Amazon reveals funding scheme to get more women into tech

Women sat around a table looking at a tablet
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Amazon has unveiled plans to help get more women into tech and innovation jobs with initiatives for boosting diversity and removing the barriers that limit their careers.

The announcement, which comes ahead of International Women's Day on Friday, is the result of a partnership with action group Wise, which campaigns for gender balance in science, tech and engineering. The partnership was forged to help increase the number of women working in STEM roles.

After polling over one thousand women working in innovation roles in different sectors across the UK, the research found that nine out of ten women experienced barriers in their career.

The initiative includes a 130,000 annual bursary for female students, apprenticeship schemes and open tours of the company's offices for children. There is also an AWS return to work scheme for women that have been out of a job for two or more years.

Writing in the Telegraph, Amazon's consumer retail director Fiona McDonnell, who also serves as chair of the cross-industry Women in Innovation Advisory Committee, said that gender diversity made sense on many levels and is simply being the right thing to do.

"Gender representation in innovation must remain a priority across the UK," she said. "That's why we've built on our existing diversity programmes to launch Amazon Amplify; a new programme designed to further increase the number of women in technology and innovation roles across our UK business and help inspire the next generation of female innovators."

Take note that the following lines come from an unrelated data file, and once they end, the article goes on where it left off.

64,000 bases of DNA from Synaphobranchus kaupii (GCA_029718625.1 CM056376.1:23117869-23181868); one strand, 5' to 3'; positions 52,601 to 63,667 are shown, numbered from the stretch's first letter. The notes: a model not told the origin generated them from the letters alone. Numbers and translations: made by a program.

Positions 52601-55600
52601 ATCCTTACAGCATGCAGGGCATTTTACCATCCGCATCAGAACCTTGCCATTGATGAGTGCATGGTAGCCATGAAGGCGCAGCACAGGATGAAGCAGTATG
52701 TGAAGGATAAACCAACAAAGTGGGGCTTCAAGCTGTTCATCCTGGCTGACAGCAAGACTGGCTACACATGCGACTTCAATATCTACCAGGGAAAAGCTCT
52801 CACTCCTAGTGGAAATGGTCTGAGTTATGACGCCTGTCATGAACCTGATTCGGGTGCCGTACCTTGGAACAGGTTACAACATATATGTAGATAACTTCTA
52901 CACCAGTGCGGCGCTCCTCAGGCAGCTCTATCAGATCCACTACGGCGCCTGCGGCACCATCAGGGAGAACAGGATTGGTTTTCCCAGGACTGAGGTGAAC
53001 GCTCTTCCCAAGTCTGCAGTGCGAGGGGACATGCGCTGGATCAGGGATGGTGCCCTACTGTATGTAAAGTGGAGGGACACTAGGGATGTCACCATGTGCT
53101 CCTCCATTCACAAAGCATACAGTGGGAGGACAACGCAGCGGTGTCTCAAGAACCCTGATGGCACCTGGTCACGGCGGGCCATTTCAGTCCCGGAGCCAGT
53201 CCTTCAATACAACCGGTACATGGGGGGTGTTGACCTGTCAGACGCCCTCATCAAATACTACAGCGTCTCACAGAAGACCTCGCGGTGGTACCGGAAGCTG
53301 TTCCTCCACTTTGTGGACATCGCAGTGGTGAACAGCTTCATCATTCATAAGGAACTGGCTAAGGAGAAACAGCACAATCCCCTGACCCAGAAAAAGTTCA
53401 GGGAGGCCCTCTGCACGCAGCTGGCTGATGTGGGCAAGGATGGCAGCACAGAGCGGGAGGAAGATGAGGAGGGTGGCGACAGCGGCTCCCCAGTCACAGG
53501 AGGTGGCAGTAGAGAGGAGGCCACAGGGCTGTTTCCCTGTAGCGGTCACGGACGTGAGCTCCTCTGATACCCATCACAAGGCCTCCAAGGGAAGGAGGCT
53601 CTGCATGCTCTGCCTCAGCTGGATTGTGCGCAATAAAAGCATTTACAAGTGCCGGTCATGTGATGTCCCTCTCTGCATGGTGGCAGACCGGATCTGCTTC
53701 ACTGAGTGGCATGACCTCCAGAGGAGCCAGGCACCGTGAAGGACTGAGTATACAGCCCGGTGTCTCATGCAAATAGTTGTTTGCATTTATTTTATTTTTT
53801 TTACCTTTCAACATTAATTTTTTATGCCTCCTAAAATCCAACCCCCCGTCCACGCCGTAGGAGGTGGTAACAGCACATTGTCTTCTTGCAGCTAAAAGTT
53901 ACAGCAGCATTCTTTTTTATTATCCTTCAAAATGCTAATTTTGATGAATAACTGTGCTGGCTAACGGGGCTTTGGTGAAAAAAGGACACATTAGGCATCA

For that next generation, Amazon is introducing a set of initiatives to improve diversity at its management level. This will include inclusive interview questions which assess potential candidates not only on competence but also on their commitment to diversity.

There is also a return to work programme with AWS, to help women transition back into the workplace. Successful applicants will benefit from coaching to build professional self-belief, help with creating an effective work/life balance, support with networking and self-marketing and planning out a future within AWS. Going further, line managers will also be trained to provide extra support and development for returning workers.

Just last month Amazon announced it would create over 1,000 apprenticeships in the UK over the next two years, many of which will be based in the company's machine learning and software development units. The programmes are designed for workers of all levels interested in IT, software engineering, robotics and general technology jobs.

But today's announcement is solely aimed at women, who are often not supported within technology.

"It's been well publicised that the technology industry needs to do more to improve female representation and encourage the next generation of women to pursue careers in technology," said Carolyn Horne, global VP of Northern Europe and South Africa at Workday.

"Within the industry, female CEOs represent just 5% of the Fortune 500 and just 1 in 5 computer science graduates are women."

Bobby Hellard

Bobby Hellard is ITPro's Reviews Editor and has worked on CloudPro and ChannelPro since 2018. In his time at ITPro, Bobby has covered stories for all the major technology companies, such as Apple, Microsoft, Amazon and Facebook, and regularly attends industry-leading events such as AWS Re:Invent and Google Cloud Next.

Bobby mainly covers hardware reviews, but you will also recognize him as the face of many of our video reviews of laptops and smartphones.